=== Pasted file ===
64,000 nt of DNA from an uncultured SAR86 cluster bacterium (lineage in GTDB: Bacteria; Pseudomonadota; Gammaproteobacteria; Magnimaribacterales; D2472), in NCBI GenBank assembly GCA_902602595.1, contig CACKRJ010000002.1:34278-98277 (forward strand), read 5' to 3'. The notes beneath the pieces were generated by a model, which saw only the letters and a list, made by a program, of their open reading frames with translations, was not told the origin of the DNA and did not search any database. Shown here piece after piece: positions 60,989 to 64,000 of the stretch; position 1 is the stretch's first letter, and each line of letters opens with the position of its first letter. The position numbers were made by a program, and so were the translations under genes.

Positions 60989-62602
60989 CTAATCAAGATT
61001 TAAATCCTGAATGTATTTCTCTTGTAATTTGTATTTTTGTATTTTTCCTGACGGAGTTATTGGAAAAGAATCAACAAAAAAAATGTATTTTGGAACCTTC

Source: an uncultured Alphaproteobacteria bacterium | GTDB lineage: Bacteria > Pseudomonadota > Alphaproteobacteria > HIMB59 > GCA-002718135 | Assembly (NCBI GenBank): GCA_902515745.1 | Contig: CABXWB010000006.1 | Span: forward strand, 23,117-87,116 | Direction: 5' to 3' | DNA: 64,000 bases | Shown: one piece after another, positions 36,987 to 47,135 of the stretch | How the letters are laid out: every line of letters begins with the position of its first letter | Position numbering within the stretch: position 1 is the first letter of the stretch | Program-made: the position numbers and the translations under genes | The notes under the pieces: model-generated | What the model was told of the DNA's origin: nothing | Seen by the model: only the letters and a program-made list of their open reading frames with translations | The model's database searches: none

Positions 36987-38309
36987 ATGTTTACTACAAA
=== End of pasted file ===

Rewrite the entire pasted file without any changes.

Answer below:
64,000 nt of DNA from an uncultured SAR86 cluster bacterium (lineage in GTDB: Bacteria; Pseudomonadota; Gammaproteobacteria; Magnimaribacterales; D2472), in NCBI GenBank assembly GCA_902602595.1, contig CACKRJ010000002.1:34278-98277 (forward strand), read 5' to 3'. The notes beneath the pieces were generated by a model, which saw only the letters and a list, made by a program, of their open reading frames with translations, was not told the origin of the DNA and did not search any database. Shown here piece after piece: positions 60,989 to 64,000 of the stretch; position 1 is the stretch's first letter, and each line of letters opens with the position of its first letter. The position numbers were made by a program, and so were the translations under genes.

Positions 60989-62602
60989 CTAATCAAGATT
61001 TAAATCCTGAATGTATTTCTCTTGTAATTTGTATTTTTGTATTTTTCCTGACGGAGTTATTGGAAAAGAATCAACAAAAAAAATGTATTTTGGAACCTTC

Source: an uncultured Alphaproteobacteria bacterium | GTDB lineage: Bacteria > Pseudomonadota > Alphaproteobacteria > HIMB59 > GCA-002718135 | Assembly (NCBI GenBank): GCA_902515745.1 | Contig: CABXWB010000006.1 | Span: forward strand, 23,117-87,116 | Direction: 5' to 3' | DNA: 64,000 bases | Shown: one piece after another, positions 36,987 to 47,135 of the stretch | How the letters are laid out: every line of letters begins with the position of its first letter | Position numbering within the stretch: position 1 is the first letter of the stretch | Program-made: the position numbers and the translations under genes | The notes under the pieces: model-generated | What the model was told of the DNA's origin: nothing | Seen by the model: only the letters and a program-made list of their open reading frames with translations | The model's database searches: none

Positions 36987-38309
36987 ATGTTTACTACAAA